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Universities determined to review and prove value of degrees


Universities in England are developing a charter to help ensure they take a consistent and transparent approach to identifying and improving potentially low value or low quality courses.

Institutions already monitor and review their courses regularly and have robust processes in place to uphold quality and standards. Assessing value however is challenging, can be subjective and may involve areas such as graduate career satisfaction or employment outcomes many years after graduation.

Development of the charter, led by a Universities UK advisory group, will initially focus on the following areas:

  • Demonstrating the sector's commitment to consistency and transparency in processes to tackle low value courses through the publication of a Statement of Intent, agreed by universities.
  • Highlighting best practice where universities are already identifying low value or low quality courses, including the use of metrics, and taking rapid action to address issues.

Following this work, Universities UK will publish guidance which universities will be expected to follow.

In the longer term, universities will also consider options for external assurance or independent review to make their processes stronger as part of an ongoing charter.

Professor Julia Buckingham, President of Universities UK and Chair of the advisory group said: "The overwhelming majority of courses are high quality and offer good value for students, but we want to address concerns that some could deliver more for students, taxpayers, and employers.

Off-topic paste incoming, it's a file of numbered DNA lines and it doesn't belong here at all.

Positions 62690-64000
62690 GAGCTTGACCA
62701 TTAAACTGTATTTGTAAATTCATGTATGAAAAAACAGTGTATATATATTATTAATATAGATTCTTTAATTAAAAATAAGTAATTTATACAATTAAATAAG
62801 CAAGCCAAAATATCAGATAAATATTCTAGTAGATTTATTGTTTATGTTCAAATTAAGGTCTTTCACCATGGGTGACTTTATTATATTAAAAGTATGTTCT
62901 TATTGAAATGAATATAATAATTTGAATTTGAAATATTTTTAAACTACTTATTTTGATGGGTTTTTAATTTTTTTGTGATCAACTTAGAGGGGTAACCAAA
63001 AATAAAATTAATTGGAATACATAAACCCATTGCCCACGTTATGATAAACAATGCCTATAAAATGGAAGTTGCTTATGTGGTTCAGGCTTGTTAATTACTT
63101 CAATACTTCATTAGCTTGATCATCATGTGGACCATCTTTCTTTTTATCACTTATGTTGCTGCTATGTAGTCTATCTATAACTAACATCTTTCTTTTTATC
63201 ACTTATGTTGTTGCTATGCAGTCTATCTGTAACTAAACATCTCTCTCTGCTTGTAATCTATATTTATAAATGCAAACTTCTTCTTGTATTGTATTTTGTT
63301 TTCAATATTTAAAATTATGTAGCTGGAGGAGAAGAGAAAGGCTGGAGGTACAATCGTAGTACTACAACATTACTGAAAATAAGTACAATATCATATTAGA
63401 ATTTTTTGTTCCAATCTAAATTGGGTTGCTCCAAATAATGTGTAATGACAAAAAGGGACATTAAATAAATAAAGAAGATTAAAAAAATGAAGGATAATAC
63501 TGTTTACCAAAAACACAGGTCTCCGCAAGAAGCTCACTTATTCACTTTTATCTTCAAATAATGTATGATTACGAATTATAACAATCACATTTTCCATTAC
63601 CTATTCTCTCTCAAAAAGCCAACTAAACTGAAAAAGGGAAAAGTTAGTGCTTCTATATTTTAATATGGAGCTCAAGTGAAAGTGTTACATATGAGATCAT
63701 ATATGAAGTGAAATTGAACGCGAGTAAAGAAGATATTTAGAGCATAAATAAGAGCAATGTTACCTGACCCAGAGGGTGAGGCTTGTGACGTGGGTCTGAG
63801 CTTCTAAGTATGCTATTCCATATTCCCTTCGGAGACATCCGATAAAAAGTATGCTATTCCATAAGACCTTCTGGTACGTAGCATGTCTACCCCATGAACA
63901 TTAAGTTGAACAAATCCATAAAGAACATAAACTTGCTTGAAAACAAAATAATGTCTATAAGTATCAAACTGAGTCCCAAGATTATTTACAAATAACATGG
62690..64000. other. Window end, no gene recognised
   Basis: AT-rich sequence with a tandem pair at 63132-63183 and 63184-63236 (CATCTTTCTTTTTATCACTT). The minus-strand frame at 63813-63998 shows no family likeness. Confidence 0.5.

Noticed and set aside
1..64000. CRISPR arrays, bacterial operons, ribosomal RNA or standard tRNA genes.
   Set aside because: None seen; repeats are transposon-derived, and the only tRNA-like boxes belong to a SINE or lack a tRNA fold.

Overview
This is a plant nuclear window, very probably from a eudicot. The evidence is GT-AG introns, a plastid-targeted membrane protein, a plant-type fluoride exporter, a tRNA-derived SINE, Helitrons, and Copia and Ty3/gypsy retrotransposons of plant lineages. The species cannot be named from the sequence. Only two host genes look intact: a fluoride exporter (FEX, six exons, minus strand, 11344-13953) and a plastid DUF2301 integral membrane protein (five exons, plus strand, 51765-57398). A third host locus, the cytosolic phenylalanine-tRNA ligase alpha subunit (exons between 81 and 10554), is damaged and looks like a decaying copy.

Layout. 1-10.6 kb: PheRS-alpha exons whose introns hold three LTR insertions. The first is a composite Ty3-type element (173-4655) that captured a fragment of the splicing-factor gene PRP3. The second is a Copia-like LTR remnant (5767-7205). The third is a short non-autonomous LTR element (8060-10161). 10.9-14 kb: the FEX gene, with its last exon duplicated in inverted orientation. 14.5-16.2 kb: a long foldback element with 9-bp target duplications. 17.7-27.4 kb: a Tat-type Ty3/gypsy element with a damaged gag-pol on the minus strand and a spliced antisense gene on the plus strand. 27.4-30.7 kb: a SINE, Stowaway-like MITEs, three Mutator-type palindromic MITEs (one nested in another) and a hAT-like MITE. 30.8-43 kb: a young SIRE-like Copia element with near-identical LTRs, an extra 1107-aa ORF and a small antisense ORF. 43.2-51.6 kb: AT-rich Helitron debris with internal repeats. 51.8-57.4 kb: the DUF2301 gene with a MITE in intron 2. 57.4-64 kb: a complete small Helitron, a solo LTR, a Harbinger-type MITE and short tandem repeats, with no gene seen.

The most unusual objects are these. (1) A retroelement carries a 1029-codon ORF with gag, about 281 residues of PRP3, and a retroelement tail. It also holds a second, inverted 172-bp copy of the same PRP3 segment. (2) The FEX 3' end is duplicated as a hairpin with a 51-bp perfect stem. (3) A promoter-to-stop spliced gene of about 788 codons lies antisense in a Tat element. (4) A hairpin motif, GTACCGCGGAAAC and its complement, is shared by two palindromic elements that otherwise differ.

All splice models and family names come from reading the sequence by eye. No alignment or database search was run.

"The development of this charter will help universities take consistent and more transparent approaches in tackling low quality or low value courses.

"The public needs full confidence in the value and quality of a UK university degree and the charter will demonstrate universities' commitment to constant improvement."

Notes

As of 13 November, the advisory group comprises of the following UUK members:

  • Professor Julia Buckingham CBE (Chair of advisory group), Brunel University London
  • Professor Graham Baldwin, University of Central Lancashire
  • Professor Dame Janet Beer DBE, University of Liverpool
  • Professor Frances Corner OBE, Goldsmiths University of London
  • Professor Susan Lea, University of Hull
  • Professor Edward Peck, Nottingham Trent University
  • Professor Malcolm Press, Manchester Metropolitan University
  • Professor Lisa Roberts,  University of Exeter
  • Professor Andy Schofield, Lancaster University
  • Professor Mark Smith CBE, University of Southampton
  • Professor Wendy Thomson CBE, University of London

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